If that’s true then it makes sense to figure out how to change it, whether it take “coaching” or therapy or just some really good job hunting advice. That doesn’t justify bullies, of course, but it’s going to make someone’s life much easier to get out of the target spot. And, while sometimes it’s not really possible, when it is possible it makes sense, because that’s in your control in a way that the bullies’ behavior generally is not.

  7. Stop knocking Jenn. Her posts are highly relevant to the discussion topic. I have full editing abilities and if I didn’t want her to link to her book, I would have deleted it out.

    1. Thank you! I really wasn’t trying to hijack your blog (which is a great site!). I just know sometimes it is them, not you. I spent years doubting myself because of the bullying. My self-esteem is still fragile, which is why I felt the need to defend myself last night. I’m more confident than I’ve ever been, but I still take every attack personally. I’m working on my issues and want to help others do the same.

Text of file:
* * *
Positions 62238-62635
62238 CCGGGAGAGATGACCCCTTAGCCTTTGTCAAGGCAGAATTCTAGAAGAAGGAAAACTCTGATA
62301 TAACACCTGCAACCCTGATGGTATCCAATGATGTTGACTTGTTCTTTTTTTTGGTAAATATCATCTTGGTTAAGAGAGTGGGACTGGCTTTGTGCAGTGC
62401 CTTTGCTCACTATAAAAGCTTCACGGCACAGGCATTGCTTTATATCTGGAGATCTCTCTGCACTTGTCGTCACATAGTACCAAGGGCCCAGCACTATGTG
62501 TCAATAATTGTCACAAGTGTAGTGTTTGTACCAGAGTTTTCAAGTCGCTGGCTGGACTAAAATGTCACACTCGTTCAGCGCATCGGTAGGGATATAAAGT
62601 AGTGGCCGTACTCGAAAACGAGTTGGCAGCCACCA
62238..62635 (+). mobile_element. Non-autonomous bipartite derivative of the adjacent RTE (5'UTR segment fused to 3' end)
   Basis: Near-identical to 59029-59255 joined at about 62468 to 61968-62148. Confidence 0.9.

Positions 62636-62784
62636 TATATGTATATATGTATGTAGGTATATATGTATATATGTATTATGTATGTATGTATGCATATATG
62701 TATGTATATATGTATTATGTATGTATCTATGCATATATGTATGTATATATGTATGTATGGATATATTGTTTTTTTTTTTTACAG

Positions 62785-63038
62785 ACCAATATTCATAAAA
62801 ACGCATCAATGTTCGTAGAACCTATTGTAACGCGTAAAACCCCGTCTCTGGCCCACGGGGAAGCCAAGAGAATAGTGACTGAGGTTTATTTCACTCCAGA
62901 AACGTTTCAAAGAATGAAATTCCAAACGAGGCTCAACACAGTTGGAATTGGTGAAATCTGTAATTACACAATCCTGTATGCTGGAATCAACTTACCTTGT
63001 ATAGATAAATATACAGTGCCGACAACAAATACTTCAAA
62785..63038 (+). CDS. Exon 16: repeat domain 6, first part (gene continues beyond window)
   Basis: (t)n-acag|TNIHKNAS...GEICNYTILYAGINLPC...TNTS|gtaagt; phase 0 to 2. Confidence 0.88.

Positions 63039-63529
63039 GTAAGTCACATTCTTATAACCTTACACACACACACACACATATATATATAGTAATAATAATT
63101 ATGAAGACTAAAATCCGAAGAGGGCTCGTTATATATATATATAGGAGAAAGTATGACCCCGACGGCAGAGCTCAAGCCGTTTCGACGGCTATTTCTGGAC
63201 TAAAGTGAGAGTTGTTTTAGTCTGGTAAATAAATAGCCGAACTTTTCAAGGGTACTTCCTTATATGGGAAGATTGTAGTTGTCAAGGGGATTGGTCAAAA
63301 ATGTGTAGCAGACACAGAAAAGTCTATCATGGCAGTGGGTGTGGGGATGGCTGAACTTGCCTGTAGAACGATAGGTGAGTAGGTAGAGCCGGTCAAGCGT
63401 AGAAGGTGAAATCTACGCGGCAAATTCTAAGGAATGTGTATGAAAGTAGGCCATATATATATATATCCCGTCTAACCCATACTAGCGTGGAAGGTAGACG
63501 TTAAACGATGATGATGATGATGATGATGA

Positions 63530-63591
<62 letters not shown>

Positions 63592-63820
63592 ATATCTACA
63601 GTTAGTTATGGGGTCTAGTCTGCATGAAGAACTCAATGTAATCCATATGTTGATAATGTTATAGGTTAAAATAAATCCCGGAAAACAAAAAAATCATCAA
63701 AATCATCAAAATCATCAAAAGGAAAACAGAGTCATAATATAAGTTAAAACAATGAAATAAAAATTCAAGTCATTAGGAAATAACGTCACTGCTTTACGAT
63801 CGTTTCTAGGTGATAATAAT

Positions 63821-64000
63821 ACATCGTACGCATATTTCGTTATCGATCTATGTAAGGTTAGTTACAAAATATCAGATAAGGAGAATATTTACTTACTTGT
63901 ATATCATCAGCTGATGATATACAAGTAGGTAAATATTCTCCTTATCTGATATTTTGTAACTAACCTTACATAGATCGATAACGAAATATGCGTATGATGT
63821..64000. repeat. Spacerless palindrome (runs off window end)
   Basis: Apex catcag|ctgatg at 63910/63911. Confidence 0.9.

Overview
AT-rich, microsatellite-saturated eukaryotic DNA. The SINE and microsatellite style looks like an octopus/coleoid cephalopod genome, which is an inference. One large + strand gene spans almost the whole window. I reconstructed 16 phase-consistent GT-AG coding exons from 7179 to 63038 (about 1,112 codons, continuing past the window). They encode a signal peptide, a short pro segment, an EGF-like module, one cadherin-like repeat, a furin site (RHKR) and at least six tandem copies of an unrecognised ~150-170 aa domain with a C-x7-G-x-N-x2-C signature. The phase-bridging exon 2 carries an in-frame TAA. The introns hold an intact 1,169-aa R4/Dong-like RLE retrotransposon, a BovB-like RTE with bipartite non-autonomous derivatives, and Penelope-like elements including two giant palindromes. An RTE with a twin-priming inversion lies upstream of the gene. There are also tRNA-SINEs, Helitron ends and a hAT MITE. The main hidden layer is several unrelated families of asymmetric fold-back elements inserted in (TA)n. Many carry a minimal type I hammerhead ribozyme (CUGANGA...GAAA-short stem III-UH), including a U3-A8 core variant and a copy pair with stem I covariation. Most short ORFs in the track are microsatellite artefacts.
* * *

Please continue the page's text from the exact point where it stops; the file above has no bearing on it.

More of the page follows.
8. I appreciated the article and felt it was well written.

    Odd reading some of the comments here and for me proved the meaning of the article even more. This was not a blanket statement that applies to all workplace situations but for some who are ALWAYS in these situations in the workplace a little self reflection might be a good thing.